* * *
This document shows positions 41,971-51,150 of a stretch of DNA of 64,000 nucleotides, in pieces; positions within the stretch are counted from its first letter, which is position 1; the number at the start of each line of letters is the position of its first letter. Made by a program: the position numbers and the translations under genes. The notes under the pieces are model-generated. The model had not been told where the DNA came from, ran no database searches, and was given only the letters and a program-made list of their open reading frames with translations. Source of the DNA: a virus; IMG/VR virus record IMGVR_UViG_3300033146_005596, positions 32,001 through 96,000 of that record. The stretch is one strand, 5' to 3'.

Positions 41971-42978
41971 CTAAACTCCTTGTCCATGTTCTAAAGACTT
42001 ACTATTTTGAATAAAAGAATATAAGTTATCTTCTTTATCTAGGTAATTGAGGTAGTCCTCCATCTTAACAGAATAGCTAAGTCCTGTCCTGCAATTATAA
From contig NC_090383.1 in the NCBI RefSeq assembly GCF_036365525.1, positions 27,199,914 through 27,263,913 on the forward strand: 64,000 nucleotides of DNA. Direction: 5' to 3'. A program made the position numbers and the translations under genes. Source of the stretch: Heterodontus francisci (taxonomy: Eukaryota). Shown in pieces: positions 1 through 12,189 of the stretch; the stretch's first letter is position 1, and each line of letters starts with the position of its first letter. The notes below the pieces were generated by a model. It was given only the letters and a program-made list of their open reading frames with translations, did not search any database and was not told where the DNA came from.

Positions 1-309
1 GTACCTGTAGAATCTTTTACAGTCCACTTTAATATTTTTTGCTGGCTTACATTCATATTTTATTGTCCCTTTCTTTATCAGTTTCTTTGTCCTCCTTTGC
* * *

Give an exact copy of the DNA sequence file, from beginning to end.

This document shows positions 41,971-51,150 of a stretch of DNA of 64,000 nucleotides, in pieces; positions within the stretch are counted from its first letter, which is position 1; the number at the start of each line of letters is the position of its first letter. Made by a program: the position numbers and the translations under genes. The notes under the pieces are model-generated. The model had not been told where the DNA came from, ran no database searches, and was given only the letters and a program-made list of their open reading frames with translations. Source of the DNA: a virus; IMG/VR virus record IMGVR_UViG_3300033146_005596, positions 32,001 through 96,000 of that record. The stretch is one strand, 5' to 3'.

Positions 41971-42978
41971 CTAAACTCCTTGTCCATGTTCTAAAGACTT
42001 ACTATTTTGAATAAAAGAATATAAGTTATCTTCTTTATCTAGGTAATTGAGGTAGTCCTCCATCTTAACAGAATAGCTAAGTCCTGTCCTGCAATTATAA
From contig NC_090383.1 in the NCBI RefSeq assembly GCF_036365525.1, positions 27,199,914 through 27,263,913 on the forward strand: 64,000 nucleotides of DNA. Direction: 5' to 3'. A program made the position numbers and the translations under genes. Source of the stretch: Heterodontus francisci (taxonomy: Eukaryota). Shown in pieces: positions 1 through 12,189 of the stretch; the stretch's first letter is position 1, and each line of letters starts with the position of its first letter. The notes below the pieces were generated by a model. It was given only the letters and a program-made list of their open reading frames with translations, did not search any database and was not told where the DNA came from.

Positions 1-309
1 GTACCTGTAGAATCTTTTACAGTCCACTTTAATATTTTTTGCTGGCTTACATTCATATTTTATTGTCCCTTTCTTTATCAGTTTCTTTGTCCTCCTTTGC